Sure, but it's really not hard to add a Cunningham.
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Old 25-04-2013, 09:12   #49
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Re: Excessive weather helm even on reach

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Originally Posted by Rakuflames View Post
Sure, but it's really not hard to add a Cunningham.

I agree, I use it always: it's the same line at the leech that we use for reefing. Just a bowline around the boom, up and through the Cunningham- or reef-grommet and down the other side to the mast winch.

The Cunningham is reef 0 and takes the bag out of the main effectively.
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Old 25-04-2013, 09:44   #50
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Re: Excessive Weather Helm Even on Reach

Quote:
Originally Posted by s/v Jedi View Post
Most weather helm is caused by an asymmetric hull shape for the submerged part of the hull. For otherwise straight hulls, this is caused by heel.

Try to confirm that weather helm is indeed linear with heel. Then minimize heel. Baggy sails cause drag and thus excessive heel and thus weather helm.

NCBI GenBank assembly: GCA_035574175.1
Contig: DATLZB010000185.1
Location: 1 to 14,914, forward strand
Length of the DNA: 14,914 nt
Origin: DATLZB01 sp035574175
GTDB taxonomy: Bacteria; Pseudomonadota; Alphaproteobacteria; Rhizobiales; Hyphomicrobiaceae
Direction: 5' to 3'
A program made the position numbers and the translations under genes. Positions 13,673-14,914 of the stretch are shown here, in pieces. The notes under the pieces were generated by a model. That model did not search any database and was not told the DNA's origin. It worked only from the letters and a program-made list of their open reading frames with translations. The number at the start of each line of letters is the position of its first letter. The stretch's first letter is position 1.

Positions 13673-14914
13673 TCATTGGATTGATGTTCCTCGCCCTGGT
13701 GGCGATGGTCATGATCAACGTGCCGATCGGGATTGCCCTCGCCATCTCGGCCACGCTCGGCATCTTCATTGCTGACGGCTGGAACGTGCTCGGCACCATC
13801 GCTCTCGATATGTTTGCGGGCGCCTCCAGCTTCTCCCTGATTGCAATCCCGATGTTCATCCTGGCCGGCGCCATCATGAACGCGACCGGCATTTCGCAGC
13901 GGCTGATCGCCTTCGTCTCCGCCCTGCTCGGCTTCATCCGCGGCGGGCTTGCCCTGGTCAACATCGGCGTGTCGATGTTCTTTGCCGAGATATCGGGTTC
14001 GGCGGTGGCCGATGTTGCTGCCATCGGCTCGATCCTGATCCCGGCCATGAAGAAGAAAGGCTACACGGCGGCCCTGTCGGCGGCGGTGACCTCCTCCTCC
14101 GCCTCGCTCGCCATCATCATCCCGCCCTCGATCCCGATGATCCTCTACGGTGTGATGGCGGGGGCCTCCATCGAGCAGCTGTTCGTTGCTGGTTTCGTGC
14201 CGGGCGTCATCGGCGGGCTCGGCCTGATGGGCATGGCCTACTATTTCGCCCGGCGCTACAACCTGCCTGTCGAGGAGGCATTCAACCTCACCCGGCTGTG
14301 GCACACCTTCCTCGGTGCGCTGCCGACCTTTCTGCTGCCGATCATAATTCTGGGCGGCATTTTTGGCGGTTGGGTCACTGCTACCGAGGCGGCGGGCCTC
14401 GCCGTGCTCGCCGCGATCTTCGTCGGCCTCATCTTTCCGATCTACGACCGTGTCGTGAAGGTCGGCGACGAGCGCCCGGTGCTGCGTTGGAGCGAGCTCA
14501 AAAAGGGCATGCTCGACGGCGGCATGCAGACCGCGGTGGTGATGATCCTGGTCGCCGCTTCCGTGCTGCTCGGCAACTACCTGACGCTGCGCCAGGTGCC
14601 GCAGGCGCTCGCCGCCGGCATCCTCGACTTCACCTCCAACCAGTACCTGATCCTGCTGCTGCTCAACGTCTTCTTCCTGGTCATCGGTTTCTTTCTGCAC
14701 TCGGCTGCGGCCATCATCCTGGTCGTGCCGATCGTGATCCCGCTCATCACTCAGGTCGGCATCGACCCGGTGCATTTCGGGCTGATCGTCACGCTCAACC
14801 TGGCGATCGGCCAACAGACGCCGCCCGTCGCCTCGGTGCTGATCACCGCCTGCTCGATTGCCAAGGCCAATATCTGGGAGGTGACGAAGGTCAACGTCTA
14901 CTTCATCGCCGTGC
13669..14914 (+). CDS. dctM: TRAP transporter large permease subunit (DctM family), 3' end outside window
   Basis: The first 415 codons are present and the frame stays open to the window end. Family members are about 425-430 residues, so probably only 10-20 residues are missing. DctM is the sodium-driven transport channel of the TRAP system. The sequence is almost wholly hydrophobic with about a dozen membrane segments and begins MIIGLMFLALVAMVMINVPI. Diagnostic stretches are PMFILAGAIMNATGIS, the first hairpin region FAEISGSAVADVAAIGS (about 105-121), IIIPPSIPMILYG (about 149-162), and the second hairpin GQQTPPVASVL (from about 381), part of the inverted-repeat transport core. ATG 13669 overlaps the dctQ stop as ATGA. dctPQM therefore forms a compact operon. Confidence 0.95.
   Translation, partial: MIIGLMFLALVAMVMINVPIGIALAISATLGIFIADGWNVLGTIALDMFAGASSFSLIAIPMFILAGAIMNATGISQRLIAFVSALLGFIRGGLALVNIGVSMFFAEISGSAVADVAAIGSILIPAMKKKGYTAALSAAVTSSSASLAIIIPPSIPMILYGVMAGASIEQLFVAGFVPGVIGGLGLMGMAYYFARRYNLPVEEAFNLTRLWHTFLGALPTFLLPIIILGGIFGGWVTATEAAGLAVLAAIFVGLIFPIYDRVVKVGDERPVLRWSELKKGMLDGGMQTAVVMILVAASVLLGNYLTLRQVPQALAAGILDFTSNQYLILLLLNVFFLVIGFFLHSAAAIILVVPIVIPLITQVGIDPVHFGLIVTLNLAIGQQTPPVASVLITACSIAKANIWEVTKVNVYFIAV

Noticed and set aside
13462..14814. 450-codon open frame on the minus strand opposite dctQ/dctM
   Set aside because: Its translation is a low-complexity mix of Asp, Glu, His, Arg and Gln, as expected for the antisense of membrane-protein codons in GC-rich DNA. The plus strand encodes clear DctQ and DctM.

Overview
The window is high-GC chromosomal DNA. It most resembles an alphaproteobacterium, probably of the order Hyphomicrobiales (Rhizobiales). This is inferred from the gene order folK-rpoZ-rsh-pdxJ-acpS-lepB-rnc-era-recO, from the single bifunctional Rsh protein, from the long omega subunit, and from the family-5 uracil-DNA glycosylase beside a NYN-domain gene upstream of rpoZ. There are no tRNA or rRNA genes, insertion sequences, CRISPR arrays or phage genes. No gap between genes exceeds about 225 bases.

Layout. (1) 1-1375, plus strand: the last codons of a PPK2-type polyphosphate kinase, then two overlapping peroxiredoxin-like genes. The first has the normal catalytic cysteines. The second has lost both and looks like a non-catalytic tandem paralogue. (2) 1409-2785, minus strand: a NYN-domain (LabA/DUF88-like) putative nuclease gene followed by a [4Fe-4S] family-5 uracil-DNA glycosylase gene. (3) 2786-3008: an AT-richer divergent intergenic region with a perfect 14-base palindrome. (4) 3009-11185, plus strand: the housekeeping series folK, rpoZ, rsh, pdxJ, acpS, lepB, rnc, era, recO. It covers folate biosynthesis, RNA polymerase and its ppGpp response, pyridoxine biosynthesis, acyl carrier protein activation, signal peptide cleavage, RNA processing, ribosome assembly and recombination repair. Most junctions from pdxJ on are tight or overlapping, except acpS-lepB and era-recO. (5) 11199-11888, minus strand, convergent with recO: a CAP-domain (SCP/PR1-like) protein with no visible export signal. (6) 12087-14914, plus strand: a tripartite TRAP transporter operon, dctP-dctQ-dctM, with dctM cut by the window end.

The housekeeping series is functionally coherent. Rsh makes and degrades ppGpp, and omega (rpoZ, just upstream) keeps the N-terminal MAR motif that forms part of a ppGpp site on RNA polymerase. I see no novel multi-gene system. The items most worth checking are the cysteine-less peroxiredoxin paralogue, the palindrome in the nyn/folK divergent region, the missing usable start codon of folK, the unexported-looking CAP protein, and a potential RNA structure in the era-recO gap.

Set the auto-pilot, note the average rudder position, then start the engine, put in slow forward and completely furl the genoa. The engine will compensate so you don't stall. Check the rudder position now. The rudder position is a very good indicator of trim. However, a center position normally does not give optimum performance so you need to find the best position by experimenting with trim, checking VMG on the instruments. At optimum trim, note rudder position and remember that as an easy check on trim.
This is very true with some boats. I hope not so with the OP's boat. The first boat I built from a hull and deck took me 2+ years and 2100 hours to complete. It was a Joe Trumbley designed Seawind 31. Beamy with broad aft sections, deep keel with skeg and rather sharp hull below the water in front of the keel. The hull had terrrible weather helm in some conditions and couldnt be corrected with sail placement or shape. What a disappointment after all that work. On a close reach in a 15-20 knot breeze you could not turn the boat down! I actually parted the (new) steering cable attachment trying.... the boat would just drag the huge rudder through the water. arghhhh
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Old 25-04-2013, 09:50   #51
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Quote:
Originally Posted by Rakuflames View Post

Sure, but it's really not hard to add a Cunningham.
You're dead right. In fact it is not hard to add all the controls that allow a skipper to maximise their ability to efficiently and easily get the best trim from their sails.

But most cruisers couldnt be arsed.

I for one love the sailing part of cruising above all else, and even though actual sailing can be the least of the things one does while cruising i really enjoy having the ability from my cockpit to easily adjust every aspect of sail trim.

I can pass a whole day at sea just sitting in the cockpit looking at the wildlife, clouds, sea and sails and actively trim to the conditions until the sun sets.

Diff strokes diff folks...